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Our Air Force - diverse in thought, word and deed

  • Published
  • By Gen. Darren W. McDew
  • Air Mobility Command
The Air Force has a rich heritage built on the pillars of diversity and innovation. As African American History Month draws to a close, and we look on to honor women's history next month, I'd like to reflect on the word 'diversity.' Diversity is often equated to minority, but it's more than that - diversity is a reflection of what makes us unique, and it fuels our Air Force and our nation.

As the Chief of Staff of the Air Force General Mark Welsh says, "Every Airman has a story." Today's Air Force is a product of all of your stories - your unique experiences, perspectives and ideas - and we are stronger because of it. Diversity is more important than ever, as the success of our Air Force hinges on bold leadership and innovation to overcome complex fiscal and operational realities.

When I think of leadership and diversity, I think of the Tuskegee Airmen. These Airmen embodied sacrifice, respect and a commitment to excellence, building a legacy and heritage that continues to shape our force. They have been an inspiration to me, and to us all. I think of retired Gen. Benjamin O. Davis, Jr., the leader of that historic group, who went on to become the first African American to be promoted to the rank of Brigadier General in our Air Force. I also think of retired Gen. Daniel "Chappie" James, Jr., who was not only a Tuskegee Airman, but also a fellow Mobility Airman as the vice commander of the Military Airlift Command, the precursor to AMC. He rose to become the Air Force's first African American four-star general.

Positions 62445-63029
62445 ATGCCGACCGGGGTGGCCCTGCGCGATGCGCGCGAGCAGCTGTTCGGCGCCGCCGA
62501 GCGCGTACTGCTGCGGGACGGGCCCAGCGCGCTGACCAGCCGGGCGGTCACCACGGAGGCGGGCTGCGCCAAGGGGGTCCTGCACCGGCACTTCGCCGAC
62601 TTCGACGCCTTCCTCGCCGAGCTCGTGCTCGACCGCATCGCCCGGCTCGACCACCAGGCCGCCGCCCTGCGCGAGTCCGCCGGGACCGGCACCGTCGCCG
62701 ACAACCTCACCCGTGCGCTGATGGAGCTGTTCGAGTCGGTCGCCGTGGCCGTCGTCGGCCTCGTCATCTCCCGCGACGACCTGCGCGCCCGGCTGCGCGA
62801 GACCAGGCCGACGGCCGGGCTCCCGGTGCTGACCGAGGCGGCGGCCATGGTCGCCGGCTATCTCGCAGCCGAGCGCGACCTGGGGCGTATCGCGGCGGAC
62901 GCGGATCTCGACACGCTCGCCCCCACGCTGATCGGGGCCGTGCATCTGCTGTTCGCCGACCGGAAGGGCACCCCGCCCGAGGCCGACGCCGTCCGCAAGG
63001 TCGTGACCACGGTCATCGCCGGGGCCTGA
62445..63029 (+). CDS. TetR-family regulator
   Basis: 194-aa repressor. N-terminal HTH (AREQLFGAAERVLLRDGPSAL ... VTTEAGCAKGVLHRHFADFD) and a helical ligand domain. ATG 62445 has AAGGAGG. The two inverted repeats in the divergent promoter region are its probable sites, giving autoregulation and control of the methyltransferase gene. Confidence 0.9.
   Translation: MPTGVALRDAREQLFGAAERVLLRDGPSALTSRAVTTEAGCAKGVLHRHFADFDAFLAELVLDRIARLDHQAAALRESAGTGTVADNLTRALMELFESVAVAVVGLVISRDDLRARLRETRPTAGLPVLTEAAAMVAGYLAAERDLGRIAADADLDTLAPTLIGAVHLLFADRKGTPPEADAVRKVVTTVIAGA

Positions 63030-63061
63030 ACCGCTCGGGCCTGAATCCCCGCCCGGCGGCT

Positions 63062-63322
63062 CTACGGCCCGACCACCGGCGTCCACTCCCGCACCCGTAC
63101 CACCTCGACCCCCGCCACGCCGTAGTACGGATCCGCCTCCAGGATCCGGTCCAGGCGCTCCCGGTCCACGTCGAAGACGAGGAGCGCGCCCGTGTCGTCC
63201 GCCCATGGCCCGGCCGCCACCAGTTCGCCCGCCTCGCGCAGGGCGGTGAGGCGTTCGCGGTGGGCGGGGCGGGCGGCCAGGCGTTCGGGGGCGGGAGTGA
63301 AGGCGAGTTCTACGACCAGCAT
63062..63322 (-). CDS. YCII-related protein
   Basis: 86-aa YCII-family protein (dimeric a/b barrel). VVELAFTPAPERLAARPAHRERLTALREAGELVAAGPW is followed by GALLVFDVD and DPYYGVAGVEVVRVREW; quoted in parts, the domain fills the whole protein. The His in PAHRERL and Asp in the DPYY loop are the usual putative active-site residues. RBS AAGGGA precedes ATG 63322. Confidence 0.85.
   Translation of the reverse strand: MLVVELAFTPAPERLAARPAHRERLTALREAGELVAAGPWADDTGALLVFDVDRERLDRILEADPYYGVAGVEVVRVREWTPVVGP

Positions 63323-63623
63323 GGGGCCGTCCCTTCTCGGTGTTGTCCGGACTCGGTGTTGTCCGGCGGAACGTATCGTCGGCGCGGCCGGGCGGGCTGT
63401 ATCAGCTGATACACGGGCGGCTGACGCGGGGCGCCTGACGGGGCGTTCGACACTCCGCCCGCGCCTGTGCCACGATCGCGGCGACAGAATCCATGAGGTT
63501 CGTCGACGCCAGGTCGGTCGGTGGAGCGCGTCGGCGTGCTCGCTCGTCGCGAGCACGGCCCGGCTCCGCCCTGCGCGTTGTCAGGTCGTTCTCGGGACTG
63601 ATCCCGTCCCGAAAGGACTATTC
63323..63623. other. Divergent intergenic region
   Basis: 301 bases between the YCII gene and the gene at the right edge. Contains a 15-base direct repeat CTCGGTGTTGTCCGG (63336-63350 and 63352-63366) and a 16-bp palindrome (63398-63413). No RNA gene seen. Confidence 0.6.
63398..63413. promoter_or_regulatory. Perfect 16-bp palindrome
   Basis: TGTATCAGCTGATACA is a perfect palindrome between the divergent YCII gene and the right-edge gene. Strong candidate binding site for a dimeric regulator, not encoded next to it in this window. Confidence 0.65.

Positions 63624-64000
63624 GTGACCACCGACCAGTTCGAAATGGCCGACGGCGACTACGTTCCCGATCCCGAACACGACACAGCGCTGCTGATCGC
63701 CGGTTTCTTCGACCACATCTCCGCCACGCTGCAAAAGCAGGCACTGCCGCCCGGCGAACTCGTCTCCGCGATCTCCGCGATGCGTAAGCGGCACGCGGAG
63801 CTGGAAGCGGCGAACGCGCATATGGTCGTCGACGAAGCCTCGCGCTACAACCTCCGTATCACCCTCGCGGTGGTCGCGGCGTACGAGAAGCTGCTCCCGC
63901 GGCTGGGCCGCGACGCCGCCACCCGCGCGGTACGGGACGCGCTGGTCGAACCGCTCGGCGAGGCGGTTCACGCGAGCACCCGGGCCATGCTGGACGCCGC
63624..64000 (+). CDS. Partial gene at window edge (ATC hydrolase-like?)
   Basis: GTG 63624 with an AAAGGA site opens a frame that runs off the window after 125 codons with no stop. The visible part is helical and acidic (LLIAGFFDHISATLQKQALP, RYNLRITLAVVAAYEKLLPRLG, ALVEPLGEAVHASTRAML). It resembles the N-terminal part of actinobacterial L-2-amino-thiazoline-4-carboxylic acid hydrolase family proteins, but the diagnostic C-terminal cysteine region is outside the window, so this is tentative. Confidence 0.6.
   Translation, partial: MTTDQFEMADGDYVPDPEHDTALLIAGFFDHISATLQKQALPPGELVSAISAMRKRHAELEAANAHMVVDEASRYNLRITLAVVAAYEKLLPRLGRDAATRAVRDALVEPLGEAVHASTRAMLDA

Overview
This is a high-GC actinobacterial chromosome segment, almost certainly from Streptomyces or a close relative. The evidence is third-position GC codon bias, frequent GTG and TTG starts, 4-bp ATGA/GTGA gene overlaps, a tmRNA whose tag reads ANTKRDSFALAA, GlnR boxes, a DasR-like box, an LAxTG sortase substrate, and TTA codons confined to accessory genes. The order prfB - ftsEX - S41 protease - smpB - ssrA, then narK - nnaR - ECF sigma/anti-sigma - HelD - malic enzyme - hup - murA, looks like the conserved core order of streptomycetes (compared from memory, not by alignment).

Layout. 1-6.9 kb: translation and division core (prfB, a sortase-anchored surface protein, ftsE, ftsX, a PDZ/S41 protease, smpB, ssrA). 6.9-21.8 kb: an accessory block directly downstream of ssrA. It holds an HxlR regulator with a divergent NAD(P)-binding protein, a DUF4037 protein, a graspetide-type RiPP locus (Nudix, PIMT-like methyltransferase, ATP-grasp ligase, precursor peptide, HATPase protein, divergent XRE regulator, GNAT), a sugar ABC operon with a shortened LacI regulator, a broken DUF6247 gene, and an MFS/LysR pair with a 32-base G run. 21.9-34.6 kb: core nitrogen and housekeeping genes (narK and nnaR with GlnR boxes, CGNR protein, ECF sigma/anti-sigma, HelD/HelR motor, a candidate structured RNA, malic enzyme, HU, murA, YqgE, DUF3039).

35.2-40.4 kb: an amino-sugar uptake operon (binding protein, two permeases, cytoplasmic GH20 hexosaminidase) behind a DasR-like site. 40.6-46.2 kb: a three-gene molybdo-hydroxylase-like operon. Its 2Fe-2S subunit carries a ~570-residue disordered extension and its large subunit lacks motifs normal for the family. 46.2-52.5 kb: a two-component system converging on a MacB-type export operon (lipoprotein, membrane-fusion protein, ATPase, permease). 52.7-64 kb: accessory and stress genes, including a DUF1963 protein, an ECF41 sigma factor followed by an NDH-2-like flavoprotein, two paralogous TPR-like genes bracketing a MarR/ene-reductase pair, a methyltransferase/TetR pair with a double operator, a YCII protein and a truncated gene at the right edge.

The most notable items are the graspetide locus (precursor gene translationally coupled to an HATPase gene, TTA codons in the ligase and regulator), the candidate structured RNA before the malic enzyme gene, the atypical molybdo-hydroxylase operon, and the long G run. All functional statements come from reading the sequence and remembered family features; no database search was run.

You will also find bold, innovative leadership in the example set by Maj. Gen. Jeanne M. Holm, the first woman to attend Air Command and Staff School at Maxwell, and the first female Air Force Brigadier General. She was a catalyst and pioneer who paved the way for women in our Air Force. Today, female Airmen make up approximately 19 percent of the Air Force, and we lead the way in the Department of Defense with 99% of our available positions open to women. From the current Secretary of the Air Force Deborah Lee James, to Gen. Janet Wolfenbarger, our service's first female four-star general, to Col Jeannie Leavitt, the first Air Force fighter pilot, Women's History Month is a time to remember the importance of valuing our Airmen for who they are and celebrating what's unique in all of us.

African American History Month and Women's History Month give us an opportunity to reflect on how far we've come. To fully leverage the strength of our diversity, we must respect all of our fellow Airmen as members of an inclusive team, embracing all the experiences and expertise that our Airmen bring to the table. We all have a part to play in shaping the future of our Air Force, the Department of Defense, and our nation.

Although barriers to inclusiveness still exist, I am confident that current and future generations of Air Force leaders - each and every one of you - will continue to find new ways to incorporate the strengths of our individual Airmen to make us a better team.

Diversity is part of our DNA. America's strength is even greater than the sum of its parts. Our best qualities as a nation shine through when we embrace different cultures, backgrounds, and ways of thinking.

Our Air Force is, and will continue to be, the premier fighting force in the air, space, and cyberspace - and it's because of what our Airmen bring to the mission. To all our diverse Airmen - thank you for your service. Our Air Force is great because of you.